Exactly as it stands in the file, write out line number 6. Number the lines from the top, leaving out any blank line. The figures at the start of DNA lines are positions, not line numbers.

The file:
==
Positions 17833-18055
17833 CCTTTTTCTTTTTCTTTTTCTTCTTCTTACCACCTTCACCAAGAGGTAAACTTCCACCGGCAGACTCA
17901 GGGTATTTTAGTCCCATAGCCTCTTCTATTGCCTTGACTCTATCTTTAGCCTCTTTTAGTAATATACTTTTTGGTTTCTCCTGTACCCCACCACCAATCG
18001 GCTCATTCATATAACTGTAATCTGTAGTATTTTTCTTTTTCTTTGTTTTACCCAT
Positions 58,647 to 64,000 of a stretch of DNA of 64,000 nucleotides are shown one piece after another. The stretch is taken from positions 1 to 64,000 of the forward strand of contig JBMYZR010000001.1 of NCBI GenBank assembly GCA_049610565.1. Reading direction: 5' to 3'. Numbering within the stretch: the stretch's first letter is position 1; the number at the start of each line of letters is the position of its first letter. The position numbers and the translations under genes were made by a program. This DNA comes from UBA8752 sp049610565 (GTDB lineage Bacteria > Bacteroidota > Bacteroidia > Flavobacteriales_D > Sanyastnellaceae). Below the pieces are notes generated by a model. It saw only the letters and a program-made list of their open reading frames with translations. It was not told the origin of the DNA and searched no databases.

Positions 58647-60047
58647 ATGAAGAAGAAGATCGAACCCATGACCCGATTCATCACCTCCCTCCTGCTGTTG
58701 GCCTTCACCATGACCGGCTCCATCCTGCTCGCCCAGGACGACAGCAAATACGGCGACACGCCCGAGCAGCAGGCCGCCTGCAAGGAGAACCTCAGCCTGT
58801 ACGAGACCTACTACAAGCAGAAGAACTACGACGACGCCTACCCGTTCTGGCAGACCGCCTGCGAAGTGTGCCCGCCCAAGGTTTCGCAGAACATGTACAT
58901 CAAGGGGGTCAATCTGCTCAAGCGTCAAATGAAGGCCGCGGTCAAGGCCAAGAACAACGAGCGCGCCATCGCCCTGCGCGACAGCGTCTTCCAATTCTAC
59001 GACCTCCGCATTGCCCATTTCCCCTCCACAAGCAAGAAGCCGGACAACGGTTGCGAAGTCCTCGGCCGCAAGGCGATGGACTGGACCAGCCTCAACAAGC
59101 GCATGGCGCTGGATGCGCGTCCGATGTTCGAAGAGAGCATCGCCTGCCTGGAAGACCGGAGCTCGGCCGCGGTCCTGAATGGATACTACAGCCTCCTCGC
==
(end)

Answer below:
Positions 58647-60047